By allowing ads to appear on this site, you support the local businesses who, in turn, support great journalism.
Projects will boost TIDs efforts to conserve water
Placeholder Image

Turlock Irrigation District is looking to conserve as much water as possible with a pilot project designed capture spillage and deliver only the amount of water that is needed for customers.

The Lateral 8 Total Control Channel Pilot Project is in conjunction with the Lateral 8 Regulating Reservoir Project.

"Any kind of waste water-and some people say that spills are wasting water-is being heavily criticized in the state," said TID spokesperson Michelle Reimers. "TID is cognizant of that and looking to make the necessary steps to modernize our system and find out where we can save water."

The first one of its kind in TID, the Lateral 8 TCC Pilot Project will be placed in Hilmar. With 13 automated drop structures along its canal system, the Lateral 8 TCC Pilot Project will only release the amount of water that is demanded downstream.

Currently, TID sends more water than is needed to meet service requirements at the bottom end of the canal. Dependent on the success of the Lateral 8 TCC Pilot Project, TID hopes to replace their currently implemented gravity fed system, which is designed to incur spillage.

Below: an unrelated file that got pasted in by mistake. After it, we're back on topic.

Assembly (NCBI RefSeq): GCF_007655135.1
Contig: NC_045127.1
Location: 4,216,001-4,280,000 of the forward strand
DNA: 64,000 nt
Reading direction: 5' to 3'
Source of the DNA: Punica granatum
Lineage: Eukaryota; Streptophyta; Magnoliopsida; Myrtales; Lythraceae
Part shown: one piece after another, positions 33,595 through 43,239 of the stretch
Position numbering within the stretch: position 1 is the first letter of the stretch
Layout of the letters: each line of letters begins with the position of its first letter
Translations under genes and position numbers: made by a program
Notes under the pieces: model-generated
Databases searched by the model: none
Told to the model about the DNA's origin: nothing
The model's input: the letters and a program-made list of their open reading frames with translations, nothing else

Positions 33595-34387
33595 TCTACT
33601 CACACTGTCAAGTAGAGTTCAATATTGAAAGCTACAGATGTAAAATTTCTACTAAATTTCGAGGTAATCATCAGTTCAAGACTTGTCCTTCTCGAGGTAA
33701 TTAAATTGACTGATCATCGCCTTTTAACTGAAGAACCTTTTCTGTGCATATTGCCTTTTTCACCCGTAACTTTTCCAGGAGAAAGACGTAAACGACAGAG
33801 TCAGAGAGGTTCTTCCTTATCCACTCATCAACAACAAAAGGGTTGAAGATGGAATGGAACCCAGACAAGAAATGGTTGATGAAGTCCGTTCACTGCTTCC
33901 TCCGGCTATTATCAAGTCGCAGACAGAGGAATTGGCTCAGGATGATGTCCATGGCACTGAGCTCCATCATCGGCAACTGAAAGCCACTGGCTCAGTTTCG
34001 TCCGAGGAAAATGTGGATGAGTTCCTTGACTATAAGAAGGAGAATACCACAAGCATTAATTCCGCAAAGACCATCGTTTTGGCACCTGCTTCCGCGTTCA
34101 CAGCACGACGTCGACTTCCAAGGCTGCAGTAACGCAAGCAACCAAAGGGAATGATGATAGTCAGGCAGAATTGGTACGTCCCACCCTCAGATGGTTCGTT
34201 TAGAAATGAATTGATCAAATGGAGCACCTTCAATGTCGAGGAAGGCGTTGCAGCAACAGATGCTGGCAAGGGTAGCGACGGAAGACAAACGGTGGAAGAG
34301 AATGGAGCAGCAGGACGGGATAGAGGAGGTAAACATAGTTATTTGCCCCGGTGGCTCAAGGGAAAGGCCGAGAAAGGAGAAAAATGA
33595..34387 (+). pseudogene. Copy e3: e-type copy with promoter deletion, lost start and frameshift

"The goal of the Lateral 8 TCC Pilot Project is to verify that this system works in our district, as well as verify the performance, level of service, and operational needs that a system like this will require," said civil engineering department manager Brad Koehn.

After its implementation, TID staff hopes to see a number of benefits, including the elimination of spills on Lateral 8, demonstration of a TCC system, and demonstration of Rubicon's Water Ordering Software
The TCC Pilot Project goes hand-in-hand with the Regulating Reservoir Project to delete spills along the canal. Once constructed, the Lateral 8 Regulating Reservoir will provide benefits including 29 acre-feet storage capacity, spill savings of approximately 2,250 acre-feet, and an overall improved level of customer service.

"This new system will capture spillage and re-release it when waters are needed," reported Koehn.

Altogether, these projects have an estimated total capital investment cost of $5.5 million dollars, which means increased irrigation rates for the district. In compliance with Proposition 218, TID will go before the board on Nov. 18 to set a public hearing regarding the rate adoption for Jan. 13.

According to Koehn, both projects are set to mobilize in the near future, with slated completion before the next irrigation season.